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Logo of diagpathBioMed CentralBiomed Central Web Sitesearchsubmit a manuscriptregisterthis articleDiagnostic PathologyJournal Front Page
 
Diagn Pathol. 2007; 2: 3.
Published online Jan 19, 2007. doi:  10.1186/1746-1596-2-3
PMCID: PMC1796851
Papillary meningioma: a rare but distinct variant of malignant meningioma
Singh Avninder,corresponding author1 Sarvjot Vermani,1 Sharma Shruti,1 and Karam Chand2
1Institute of Pathology – ICMR, New Delhi, India
2Department of Neurosurgery, Safdarjang Hospital, New Delhi, India
corresponding authorCorresponding author.
Singh Avninder: dravninder/at/yahoo.co.in; Sarvjot Vermani: shallu0/at/yahoo.co.in; Sharma Shruti: gautamshruti/at/rediffmail.com; Karam Chand: sharmakchand/at/rediffmail.com
Received August 21, 2006; Accepted January 19, 2007.
Background
Papillary meningiomas are rare meningeal tumors and are associated with aggressive clinical behavior as compared with other meningiomas. Because of their rare occurrence, they may pose a diagnostic dilemma to the unwary pathologist. We report a case of papillary meningioma in a 16-year-old boy.
Case Presentation
A 16-year-old boy presented with complaints of headache, progressively diminishing vision and more recently generalized seizures. MRI revealed a large bifrontal meningioma which showed presence of a predominantly papillary pattern with areas of focal necrosis, frequent mitoses and bone invasion. He underwent radical excision of the tumor and is free from recurrence or metastasis at 15 months follow-up.
Conclusion
Papillary meningiomas are rare but well recognized variants of meningioma. They need to be differentiated from other intracranial tumors with a papillary pattern. They are malignant, frequently show bone and parenchymatous invasion and have the potential for extracranial metastasis. Their timely recognition could prevent local and distant metastasis and the mortality or morbidity associated with it.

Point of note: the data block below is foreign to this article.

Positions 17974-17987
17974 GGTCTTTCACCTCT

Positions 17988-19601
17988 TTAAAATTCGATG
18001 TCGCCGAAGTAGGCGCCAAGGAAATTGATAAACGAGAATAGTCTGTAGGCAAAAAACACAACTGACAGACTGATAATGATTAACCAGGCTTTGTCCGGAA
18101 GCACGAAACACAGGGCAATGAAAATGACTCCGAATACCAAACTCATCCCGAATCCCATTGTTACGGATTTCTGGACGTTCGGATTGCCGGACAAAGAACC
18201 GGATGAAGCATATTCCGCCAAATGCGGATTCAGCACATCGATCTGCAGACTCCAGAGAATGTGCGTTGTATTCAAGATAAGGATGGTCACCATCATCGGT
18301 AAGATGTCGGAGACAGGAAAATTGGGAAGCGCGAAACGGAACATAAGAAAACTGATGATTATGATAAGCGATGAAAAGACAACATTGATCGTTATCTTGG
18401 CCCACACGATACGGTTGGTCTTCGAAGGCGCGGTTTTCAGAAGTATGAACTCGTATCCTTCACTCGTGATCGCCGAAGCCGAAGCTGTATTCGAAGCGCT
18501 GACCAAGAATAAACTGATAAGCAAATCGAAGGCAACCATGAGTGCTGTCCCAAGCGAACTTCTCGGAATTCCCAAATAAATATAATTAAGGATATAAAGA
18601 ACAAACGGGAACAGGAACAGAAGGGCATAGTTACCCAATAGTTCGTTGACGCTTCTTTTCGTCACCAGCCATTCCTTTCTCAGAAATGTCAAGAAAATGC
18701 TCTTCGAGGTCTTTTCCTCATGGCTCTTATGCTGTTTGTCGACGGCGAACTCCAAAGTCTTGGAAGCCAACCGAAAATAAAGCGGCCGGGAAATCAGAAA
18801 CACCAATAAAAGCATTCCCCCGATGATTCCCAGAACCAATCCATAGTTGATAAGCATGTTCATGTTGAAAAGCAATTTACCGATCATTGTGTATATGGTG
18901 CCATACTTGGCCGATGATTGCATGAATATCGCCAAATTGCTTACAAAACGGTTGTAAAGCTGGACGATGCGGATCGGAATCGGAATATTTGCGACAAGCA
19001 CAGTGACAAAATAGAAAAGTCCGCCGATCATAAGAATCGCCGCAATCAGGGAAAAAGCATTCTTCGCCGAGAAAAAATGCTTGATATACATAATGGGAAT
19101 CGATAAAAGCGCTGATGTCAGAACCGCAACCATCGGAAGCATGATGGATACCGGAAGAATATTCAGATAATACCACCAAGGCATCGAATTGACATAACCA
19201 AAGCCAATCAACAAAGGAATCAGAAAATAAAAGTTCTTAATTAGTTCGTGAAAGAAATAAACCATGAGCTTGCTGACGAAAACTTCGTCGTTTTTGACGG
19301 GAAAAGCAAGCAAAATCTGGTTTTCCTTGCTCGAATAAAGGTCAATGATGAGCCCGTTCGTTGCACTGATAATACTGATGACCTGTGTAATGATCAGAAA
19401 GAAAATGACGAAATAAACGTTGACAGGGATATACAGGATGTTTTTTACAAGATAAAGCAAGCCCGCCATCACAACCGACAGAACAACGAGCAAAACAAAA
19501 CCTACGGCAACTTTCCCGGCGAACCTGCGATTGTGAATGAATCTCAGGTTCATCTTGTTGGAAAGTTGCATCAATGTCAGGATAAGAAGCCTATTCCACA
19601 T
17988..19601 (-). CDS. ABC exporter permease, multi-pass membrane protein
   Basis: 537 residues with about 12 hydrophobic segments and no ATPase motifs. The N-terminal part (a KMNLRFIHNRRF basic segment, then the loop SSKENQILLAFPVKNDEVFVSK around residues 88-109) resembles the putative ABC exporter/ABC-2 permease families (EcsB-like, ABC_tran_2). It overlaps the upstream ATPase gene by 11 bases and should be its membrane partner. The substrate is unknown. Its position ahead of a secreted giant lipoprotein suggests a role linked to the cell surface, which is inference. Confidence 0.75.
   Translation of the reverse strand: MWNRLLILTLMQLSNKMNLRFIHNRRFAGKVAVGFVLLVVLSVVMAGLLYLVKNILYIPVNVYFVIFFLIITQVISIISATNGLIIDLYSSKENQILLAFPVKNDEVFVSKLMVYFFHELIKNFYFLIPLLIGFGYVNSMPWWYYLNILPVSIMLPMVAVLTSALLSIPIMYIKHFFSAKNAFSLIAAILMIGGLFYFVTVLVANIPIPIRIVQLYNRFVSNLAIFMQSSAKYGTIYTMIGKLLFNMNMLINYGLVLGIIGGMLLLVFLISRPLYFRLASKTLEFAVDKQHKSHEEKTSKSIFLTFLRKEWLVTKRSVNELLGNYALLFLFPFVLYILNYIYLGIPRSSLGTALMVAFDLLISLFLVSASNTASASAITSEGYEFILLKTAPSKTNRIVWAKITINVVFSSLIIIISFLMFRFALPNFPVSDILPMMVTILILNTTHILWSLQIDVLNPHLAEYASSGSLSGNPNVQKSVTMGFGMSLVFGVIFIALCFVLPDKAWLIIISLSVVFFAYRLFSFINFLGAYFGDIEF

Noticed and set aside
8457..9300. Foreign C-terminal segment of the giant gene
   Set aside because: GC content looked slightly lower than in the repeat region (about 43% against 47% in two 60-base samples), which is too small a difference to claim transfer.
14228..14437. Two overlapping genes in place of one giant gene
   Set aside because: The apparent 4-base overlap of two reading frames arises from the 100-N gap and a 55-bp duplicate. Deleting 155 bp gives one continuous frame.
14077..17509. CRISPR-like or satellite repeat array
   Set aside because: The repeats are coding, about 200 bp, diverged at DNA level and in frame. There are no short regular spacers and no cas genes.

Background
Meningiomas account for approximately 13–19% of all primary intracranial tumors and their prognosis is generally favorable [1]. Papillary meningioma (PM) is an aggressive histological variant of meningioma, which accounts for 1.0–2.5% of all meningiomas [2] and is defined by the presence of perivascular or pseudopapillary pattern either entirely or more commonly in combination with other common histological components of meningiomas. We report a case of PM in a 16-year-old boy and discuss its clinicopathologic findings.
A 16-year-old boy presented with a history of headache of 8 months duration, progressively decreasing vision for 3 months and more recently had an episode of generalized seizure 1 month back. Neurological examination did not reveal any focal neurological deficit except bilateral papilledema on fundus examination. MRI scan revealed a large 10 × 8 cm extra-axial hyperintense contrast enhancing mass lesion on the T1-weighted image, occupying the anterior cranial compartment [Fig [Fig1].1]. The tumor was compressing the frontal horns of lateral ventricles along with anterior part of corpus callosum. It was also seen encroaching upon the superior saggital sinus. A bifrontal free bone craniotomy was performed and total excision of the tumor was achieved. Intraoperatively, the tumor was seen adhering to the frontal bone, a part of which was excised with the tumor.
Figure 1
Figure 1
MRI scan showing a large bifrontal hyperintense mass with central necrosis.
Gross examination of the resected tumor showed a 10 × 8 × 2 cm soft tissue with its cut-section showing grayish-white, irregular surface with focal necrosis [Fig [Fig2].2]. Histopathological examination revealed a tumor tissue composed of sheets of cells arranged in perivascular pseudopapillary pattern [Fig [Fig3]3] along with few well formed papillae with central fibrovascular core [Fig [Fig3,3, inset]. These papillary structures in some places were mixed with meningothelial sheets and whorls. The tumor cells in the papillary area displayed abundant eosinophilic cytoplasm, vesicular nuclei but frequent mitoses and foci of necrosis. MIB-1 labeling index was high with mean LI of 12% [Fig [Fig4a].4a]. Immunohistochemical positivity to epithelial membrane antigen (EMA) [Fig [Fig4b]4b] and vimentin was seen while Cytokeratin (CK), GFAP and S100 were non-reactive. A pathological diagnosis of Papillary meningioma, WHO grade 3 was given.